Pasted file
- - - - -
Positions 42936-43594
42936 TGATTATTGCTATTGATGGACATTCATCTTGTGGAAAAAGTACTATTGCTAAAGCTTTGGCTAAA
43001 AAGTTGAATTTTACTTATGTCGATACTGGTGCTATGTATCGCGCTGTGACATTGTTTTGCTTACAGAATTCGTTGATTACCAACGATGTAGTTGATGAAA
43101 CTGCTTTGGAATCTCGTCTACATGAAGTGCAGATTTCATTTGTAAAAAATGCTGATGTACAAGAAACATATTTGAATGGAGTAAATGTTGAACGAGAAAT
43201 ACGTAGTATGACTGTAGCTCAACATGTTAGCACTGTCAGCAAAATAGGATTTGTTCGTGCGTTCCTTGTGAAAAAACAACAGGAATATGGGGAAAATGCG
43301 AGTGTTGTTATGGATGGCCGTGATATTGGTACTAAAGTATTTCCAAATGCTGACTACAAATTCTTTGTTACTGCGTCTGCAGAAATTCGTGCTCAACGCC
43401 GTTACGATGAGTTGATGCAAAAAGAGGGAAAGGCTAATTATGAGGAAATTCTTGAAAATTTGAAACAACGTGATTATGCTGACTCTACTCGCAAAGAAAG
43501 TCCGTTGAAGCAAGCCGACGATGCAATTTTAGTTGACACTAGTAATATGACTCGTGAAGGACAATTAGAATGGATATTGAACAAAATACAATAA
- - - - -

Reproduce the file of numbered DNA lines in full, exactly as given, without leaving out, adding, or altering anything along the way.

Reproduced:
Positions 42936-43594
42936 TGATTATTGCTATTGATGGACATTCATCTTGTGGAAAAAGTACTATTGCTAAAGCTTTGGCTAAA
43001 AAGTTGAATTTTACTTATGTCGATACTGGTGCTATGTATCGCGCTGTGACATTGTTTTGCTTACAGAATTCGTTGATTACCAACGATGTAGTTGATGAAA
43101 CTGCTTTGGAATCTCGTCTACATGAAGTGCAGATTTCATTTGTAAAAAATGCTGATGTACAAGAAACATATTTGAATGGAGTAAATGTTGAACGAGAAAT
43201 ACGTAGTATGACTGTAGCTCAACATGTTAGCACTGTCAGCAAAATAGGATTTGTTCGTGCGTTCCTTGTGAAAAAACAACAGGAATATGGGGAAAATGCG
43301 AGTGTTGTTATGGATGGCCGTGATATTGGTACTAAAGTATTTCCAAATGCTGACTACAAATTCTTTGTTACTGCGTCTGCAGAAATTCGTGCTCAACGCC
43401 GTTACGATGAGTTGATGCAAAAAGAGGGAAAGGCTAATTATGAGGAAATTCTTGAAAATTTGAAACAACGTGATTATGCTGACTCTACTCGCAAAGAAAG
43501 TCCGTTGAAGCAAGCCGACGATGCAATTTTAGTTGACACTAGTAATATGACTCGTGAAGGACAATTAGAATGGATATTGAACAAAATACAATAA